A mixed-methods research project in collaboration with the UCL Survey of English Usage to assess whether 'Englicious', a new approach to teaching grammar, has benefits for children’s writing at KS1.
Grammar has a much greater emphasis in the 2014 National Curriculum for England than in previous national curricula, and knowledge of grammar is assessed and tested in schools at Key Stages 1 and 2.
Englicious is a web-based platform that was developed at UCL and is informed by cutting-edge linguistics. It advocates an innovative, interactive, game-based approach to grammar teaching.
As of November 2020, over 10,000 teachers have signed up to use the platform.
The aims of the project are:
- to contribute to the knowledge base in relation to the ways in which the teaching of grammar impacts on pupils’ writing
- to support teachers in relation to the teaching of writing required by the National Curriculum in England
- to bring new evidence to the attention of policy makers who are responsible for the teaching of English, and specifically grammar, in the National Curriculum.
The outcomes will also be of interest to other countries, where English is the dominant language in schools, because the teaching of grammar is included as part of most national curricula for primary schools.
- Research questions
- To what extent is the web-based 'Englicious' Intervention (EI) effective in improving pupils’ writing?
- What are the main implications for teacher practice as a result of implementing EI and, more generally, for evidence-informed teaching of writing?
- In what ways do the outcomes of the research have implications for the teaching of writing in the National Curriculum for primary schools in England?
The 'Englicious' approach is being evaluated by using the mixed methods design of Randomised Controlled Trial (RCT) and qualitative process evaluation.
70 year two teachers have been allocated at random to two groups:
- The 'Englicious' Intervention (EI) will be trained to use 'Englicious' in lessons
- The ‘business as usual’ group will teach their normal writing lessons and will not receive additional training until project completion.
Children’s writing will be assessed using a standardised test and a bespoke sentence construction measure:
- pre-randomisation, and
- at the end of the school year, after the treatment group has received the EI intervention.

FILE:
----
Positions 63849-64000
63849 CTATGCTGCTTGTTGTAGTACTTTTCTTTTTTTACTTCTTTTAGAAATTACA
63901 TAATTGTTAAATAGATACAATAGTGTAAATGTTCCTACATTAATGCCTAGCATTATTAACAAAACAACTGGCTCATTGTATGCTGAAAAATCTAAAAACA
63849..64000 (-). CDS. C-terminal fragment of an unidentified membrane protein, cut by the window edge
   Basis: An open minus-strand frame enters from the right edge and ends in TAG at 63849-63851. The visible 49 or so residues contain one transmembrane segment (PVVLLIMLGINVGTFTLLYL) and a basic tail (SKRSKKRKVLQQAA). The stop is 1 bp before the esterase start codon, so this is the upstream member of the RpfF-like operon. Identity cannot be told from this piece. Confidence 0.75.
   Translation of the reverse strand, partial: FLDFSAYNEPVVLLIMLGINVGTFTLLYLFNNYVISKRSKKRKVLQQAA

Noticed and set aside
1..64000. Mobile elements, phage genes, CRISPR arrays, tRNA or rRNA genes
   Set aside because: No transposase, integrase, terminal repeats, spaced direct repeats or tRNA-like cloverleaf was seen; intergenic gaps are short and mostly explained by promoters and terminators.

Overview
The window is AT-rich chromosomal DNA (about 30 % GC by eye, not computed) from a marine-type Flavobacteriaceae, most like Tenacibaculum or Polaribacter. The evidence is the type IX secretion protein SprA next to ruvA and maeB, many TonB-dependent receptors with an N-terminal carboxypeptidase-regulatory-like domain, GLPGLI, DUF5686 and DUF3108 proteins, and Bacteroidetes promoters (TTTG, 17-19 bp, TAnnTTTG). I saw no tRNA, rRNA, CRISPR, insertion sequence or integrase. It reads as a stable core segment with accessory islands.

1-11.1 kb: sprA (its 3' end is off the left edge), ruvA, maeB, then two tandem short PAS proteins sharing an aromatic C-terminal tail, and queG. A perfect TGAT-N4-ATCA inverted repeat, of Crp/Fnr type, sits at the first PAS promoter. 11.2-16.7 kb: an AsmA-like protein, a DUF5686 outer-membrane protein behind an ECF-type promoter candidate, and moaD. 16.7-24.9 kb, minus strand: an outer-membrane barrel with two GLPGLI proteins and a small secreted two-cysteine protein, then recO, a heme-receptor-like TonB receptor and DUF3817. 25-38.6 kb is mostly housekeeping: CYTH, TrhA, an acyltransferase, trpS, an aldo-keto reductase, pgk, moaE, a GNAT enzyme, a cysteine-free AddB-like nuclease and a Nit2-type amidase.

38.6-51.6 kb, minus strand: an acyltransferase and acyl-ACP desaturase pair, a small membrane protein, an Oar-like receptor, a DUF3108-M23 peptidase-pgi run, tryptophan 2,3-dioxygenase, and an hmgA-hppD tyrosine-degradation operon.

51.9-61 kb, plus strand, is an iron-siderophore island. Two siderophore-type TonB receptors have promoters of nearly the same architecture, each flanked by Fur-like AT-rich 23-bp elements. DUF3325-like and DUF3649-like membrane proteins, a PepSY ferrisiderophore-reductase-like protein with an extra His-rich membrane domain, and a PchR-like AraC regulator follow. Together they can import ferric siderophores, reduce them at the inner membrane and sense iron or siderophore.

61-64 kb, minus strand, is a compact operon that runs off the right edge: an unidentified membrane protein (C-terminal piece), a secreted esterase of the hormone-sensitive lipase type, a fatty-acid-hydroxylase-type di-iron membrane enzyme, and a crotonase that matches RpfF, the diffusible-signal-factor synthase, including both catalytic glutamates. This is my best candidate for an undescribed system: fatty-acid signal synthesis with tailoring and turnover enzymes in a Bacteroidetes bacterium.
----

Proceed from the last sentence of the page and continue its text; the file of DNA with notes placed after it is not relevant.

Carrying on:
- Latest activities
The project began. Following a successful recruitment phase, the project team began working with 64 primary schools and excellent progress was being made until COVID-19 resulted in the closure of all schools across the country and a national lockdown being imposed in March 2020.
Project activities resumed with many of the same schools and with an encouraging number of newly-recruited schools across London and the neighbouring counties of Essex, Kent and Surrey (70 schools, in total).
However, the project incurred further delays due to another national lockdown in January 2021. In March 2021, all new schools were randomised and all new intervention school teachers received our free training on the Englicious intervention.
All teachers in the intervention group delivered the Englicious lessons throughout this term while schools in the comparison group continued to teach grammar under a ‘business-as-usual’ approach.
During this time, team members conducted a series of process evaluation fieldwork visits to 12 participating schools (six intervention schools and six comparison schools, selected through a randomised process). These visits enabled us to gather invaluable qualitative data on the teaching and learning of grammar through opportunities to observe lessons and through semi-structured discussions with the participating teacher in each school.
During the final weeks of term, the participating children in all schools (c.2000) completed two post-intervention writing activities. This data, along with similar data gathered for the children’s baseline measure (c.12,000 scripts of writing), was scored by an appointed team of markers who were provided with specialist training and guidance. Inter-rater reliability checks were conducted throughout to ensure greater robustness in the marking process.
The research team have been analysing all of the quantitative and qualitative data gathered. The team are currently preparing a final report, which is due to be submitted shortly to The Nuffield Foundation (funder).
End-of-project dissemination conference
This will take place on Tuesday 23 November 2021. It is a free event of particular interest to primary school teachers, literacy leads, headteachers, researchers, academics and policymakers: see more information or sign up for a place.
Further updates will be provided on this page as our work progresses so do check back for the latest news.
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